Fuel consumption would be his ultimate expense, and I wouldn't be surprised if a local college were to eventually want to help offset that expense by exchanging student time for experience. Or, Rolls Royce could consider helping out ... it should be a pittance for them to see one of their babies in up and running in good conditoin. Essentially any aviation museum would also be grateful to get a donation of a working jet engine (in this case, a LARGE jet engine) , so that option is also available, and if you can spend $$$$$$$ on restoring old cars, aircraft, why not this project?



Up, up and Away!
User currently offlineDocLightning From United States of America, joined Nov 2005, 19415 posts, RR: 58
Reply 22, posted (1 year 9 months 3 weeks 3 days 1 hour ago) and read 6026 times:

Quoting tdscanuck (Reply 20):
Fair enough. But I have neighbors who deep fry turkeys...I worry more about them than this guy.

I wonder... could you mount a turkey behind the core on the RB-211 and roast it that way? Might wind up pretty dry, though...   

Ever had a deep-fried turkey, BTW? Delish...


User currently offlinefrancoflier From France, joined Oct 2001, 3738 posts, RR: 11
Reply 23, posted (1 year 9 months 3 weeks 3 days ago) and read 6004 times:

Full power runs would be sweet.

But there's 20 Tons of thrust to keep in leash somehow, household insurance broker to take to the hospital if he ever finds out, and I don't care how far into nowhere that guy lives, people are going to hear that.

Oh, what's the fuel flow of a fully unleashed RB211 at sea level again?



Looks like I picked the wrong week to quit posting...
User currently offlinetdscanuck From Canada, joined Jan 2006, 12709 posts, RR: 80
Reply 24, posted (1 year 9 months 3 weeks 2 days 20 hours ago) and read 5944 times:

Quoting DocLightning (Reply 22):
I wonder... could you mount a turkey behind the core on the RB-211 and roast it that way? Might wind up pretty dry, though...

And you'd have to go catch it when it flew off your support and went bouncing away into the underbrush...might be a little more jet fuel scent than I really want to be eating too. The thrust frame this guy has doesn't really look up to the task of holding back full takeoff thrust.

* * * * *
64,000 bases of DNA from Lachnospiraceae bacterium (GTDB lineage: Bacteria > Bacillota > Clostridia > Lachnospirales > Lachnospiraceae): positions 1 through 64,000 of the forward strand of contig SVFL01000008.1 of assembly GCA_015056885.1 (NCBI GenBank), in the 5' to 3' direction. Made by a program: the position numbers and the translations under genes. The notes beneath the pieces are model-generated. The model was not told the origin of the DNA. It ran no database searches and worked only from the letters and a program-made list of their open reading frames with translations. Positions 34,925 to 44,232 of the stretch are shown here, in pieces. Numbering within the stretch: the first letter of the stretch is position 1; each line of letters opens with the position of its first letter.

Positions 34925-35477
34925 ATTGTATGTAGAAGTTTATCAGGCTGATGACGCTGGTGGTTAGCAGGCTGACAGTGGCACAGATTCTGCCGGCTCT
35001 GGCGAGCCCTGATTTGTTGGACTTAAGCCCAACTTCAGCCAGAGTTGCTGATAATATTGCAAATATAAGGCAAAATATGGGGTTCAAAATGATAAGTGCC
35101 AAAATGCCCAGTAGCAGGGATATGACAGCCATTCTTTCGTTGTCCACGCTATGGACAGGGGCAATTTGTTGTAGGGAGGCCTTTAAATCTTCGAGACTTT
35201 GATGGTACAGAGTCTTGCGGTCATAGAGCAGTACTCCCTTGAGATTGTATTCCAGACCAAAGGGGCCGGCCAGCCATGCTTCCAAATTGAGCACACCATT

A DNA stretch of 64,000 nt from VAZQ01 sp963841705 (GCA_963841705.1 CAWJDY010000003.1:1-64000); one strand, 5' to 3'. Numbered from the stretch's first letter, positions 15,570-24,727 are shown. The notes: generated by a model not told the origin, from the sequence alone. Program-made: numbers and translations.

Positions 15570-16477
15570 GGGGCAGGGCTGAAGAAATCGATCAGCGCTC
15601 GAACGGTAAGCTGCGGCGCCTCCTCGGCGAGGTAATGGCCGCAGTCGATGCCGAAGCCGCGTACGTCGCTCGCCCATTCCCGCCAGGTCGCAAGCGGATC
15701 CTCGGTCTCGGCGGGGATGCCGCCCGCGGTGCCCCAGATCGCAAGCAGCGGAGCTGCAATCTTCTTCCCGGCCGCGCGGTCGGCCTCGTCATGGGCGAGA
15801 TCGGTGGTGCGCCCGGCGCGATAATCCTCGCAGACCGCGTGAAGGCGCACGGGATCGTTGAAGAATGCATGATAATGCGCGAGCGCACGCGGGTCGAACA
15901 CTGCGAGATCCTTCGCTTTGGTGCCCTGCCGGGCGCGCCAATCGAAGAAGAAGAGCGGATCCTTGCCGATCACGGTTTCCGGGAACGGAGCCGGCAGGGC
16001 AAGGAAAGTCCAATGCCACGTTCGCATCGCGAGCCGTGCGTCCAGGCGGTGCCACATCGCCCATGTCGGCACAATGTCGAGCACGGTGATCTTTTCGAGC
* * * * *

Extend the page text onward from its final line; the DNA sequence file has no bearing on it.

Quoting DocLightning (Reply 22):
Ever had a deep-fried turkey, BTW? Delish...

Many. Just because I don't trust my neighbors doesn't mean I don't trust me.

Quoting francoflier (Reply 23):
Oh, what's the fuel flow of a fully unleashed RB211 at sea level again?

North of 10 tons per hour.

Tom.


User currently offlinejetpropulsion From United Kingdom, joined Nov 2010, 5 posts, RR: 0
Reply 25, posted (1 year 9 months 3 weeks 2 days 11 hours ago) and read 6179 times:

I guess my little project would eventually find it's way onto Airliners.net, so thanks for the positive feedback and glad you all enjoyed the video as much as we did making it....it was a great thrill to see the RB211 start first time having not been used for probably 20 years!!

My colleagues and I are a group of amateur gas turbine enthusiasts and between us we have restored and run all sorts of gas turbine engines from APU's , air starters up to AI25's and RR Spey engines. This was the biggest project to date.

To answer a few questions: We are safety aware and appreciate the risks of ingestion, FOD and failures. The engine has only been run up to flight idle so far and at this speed is fairly docile with a low risk of ingestion. We do not stray into the 180 degree arc of the intake and keep well away from the front when it is running. The risk of failure is low as the engine is well within the life limit of hours and cycles.